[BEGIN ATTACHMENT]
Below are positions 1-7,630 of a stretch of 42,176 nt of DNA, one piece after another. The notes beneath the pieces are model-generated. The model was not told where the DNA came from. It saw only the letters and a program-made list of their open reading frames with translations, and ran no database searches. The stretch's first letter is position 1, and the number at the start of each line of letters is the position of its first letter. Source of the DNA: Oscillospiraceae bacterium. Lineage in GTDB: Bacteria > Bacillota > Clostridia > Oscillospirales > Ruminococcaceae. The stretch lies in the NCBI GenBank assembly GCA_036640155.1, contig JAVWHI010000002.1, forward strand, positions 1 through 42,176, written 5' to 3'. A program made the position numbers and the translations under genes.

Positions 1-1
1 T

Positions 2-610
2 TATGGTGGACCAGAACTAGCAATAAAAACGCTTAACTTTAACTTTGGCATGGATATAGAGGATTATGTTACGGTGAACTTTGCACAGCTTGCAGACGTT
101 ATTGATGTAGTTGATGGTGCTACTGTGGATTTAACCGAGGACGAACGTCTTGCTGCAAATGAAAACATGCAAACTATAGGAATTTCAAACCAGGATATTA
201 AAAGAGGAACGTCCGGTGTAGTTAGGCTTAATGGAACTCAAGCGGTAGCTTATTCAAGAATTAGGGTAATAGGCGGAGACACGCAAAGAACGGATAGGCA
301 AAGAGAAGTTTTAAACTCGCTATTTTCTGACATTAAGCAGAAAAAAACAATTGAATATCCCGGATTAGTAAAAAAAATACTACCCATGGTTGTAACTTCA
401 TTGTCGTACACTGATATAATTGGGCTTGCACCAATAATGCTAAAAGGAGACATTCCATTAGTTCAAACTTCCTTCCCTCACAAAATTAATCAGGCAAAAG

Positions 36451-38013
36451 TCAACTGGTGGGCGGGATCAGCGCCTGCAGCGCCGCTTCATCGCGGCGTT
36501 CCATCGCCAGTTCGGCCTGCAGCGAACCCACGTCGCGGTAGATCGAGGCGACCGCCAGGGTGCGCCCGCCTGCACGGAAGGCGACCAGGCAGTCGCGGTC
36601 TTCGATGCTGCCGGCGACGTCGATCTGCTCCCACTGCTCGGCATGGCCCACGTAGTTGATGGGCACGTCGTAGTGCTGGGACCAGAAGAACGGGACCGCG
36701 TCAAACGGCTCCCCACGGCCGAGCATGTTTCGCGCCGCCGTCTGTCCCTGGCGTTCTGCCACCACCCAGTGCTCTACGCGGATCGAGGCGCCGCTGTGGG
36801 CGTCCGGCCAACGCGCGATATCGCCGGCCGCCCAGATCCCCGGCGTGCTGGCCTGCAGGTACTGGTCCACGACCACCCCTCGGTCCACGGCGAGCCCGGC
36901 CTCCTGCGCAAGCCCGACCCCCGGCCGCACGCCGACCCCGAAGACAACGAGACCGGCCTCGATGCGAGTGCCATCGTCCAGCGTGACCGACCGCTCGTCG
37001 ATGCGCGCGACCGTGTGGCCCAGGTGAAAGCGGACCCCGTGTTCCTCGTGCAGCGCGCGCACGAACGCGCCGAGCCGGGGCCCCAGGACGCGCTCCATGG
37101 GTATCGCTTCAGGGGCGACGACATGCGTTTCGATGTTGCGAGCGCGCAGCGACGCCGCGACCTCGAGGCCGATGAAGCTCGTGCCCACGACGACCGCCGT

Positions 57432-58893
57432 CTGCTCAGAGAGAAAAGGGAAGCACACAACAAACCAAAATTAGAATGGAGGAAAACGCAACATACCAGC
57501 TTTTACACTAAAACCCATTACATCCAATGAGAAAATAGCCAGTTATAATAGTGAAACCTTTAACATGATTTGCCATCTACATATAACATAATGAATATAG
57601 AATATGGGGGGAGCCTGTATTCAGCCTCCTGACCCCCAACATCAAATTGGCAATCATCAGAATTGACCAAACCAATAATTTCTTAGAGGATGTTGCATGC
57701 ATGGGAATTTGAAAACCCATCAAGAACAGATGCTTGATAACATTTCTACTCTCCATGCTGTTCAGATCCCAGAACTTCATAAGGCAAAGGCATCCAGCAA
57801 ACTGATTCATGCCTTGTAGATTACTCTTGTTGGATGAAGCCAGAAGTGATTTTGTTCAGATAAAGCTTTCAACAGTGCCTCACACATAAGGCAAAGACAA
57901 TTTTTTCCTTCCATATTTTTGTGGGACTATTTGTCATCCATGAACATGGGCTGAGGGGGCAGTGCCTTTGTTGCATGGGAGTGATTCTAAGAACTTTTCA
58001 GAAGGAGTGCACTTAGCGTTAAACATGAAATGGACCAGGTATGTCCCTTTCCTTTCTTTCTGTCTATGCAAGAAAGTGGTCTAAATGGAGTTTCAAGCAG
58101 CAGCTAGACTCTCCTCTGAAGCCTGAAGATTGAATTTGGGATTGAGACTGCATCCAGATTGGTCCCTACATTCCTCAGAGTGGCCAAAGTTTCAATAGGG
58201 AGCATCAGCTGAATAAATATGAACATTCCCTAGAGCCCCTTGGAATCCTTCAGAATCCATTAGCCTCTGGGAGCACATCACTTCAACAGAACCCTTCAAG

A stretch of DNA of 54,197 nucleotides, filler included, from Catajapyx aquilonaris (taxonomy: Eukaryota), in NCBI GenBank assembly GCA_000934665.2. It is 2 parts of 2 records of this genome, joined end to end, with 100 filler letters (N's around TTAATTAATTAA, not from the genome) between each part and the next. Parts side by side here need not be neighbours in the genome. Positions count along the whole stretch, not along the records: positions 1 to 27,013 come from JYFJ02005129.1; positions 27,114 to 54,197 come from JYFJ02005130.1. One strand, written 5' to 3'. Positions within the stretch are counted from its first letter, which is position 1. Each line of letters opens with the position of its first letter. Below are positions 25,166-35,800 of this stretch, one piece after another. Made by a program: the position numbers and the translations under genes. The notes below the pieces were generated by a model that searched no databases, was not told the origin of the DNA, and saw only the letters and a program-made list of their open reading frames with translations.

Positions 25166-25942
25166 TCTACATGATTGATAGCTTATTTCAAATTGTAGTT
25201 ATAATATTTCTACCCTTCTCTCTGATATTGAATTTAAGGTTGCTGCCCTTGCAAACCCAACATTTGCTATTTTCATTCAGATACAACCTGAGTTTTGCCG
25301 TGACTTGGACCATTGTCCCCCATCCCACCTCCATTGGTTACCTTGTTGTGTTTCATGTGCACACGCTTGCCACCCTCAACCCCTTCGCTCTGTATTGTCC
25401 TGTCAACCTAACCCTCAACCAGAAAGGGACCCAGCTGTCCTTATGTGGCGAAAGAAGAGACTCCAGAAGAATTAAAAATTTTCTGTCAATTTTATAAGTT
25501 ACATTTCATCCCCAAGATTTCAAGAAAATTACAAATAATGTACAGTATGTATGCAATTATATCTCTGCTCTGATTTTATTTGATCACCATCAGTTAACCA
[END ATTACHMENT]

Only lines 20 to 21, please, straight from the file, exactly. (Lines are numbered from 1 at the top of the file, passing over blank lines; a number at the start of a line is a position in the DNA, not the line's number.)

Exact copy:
57432 CTGCTCAGAGAGAAAAGGGAAGCACACAACAAACCAAAATTAGAATGGAGGAAAACGCAACATACCAGC
57501 TTTTACACTAAAACCCATTACATCCAATGAGAAAATAGCCAGTTATAATAGTGAAACCTTTAACATGATTTGCCATCTACATATAACATAATGAATATAG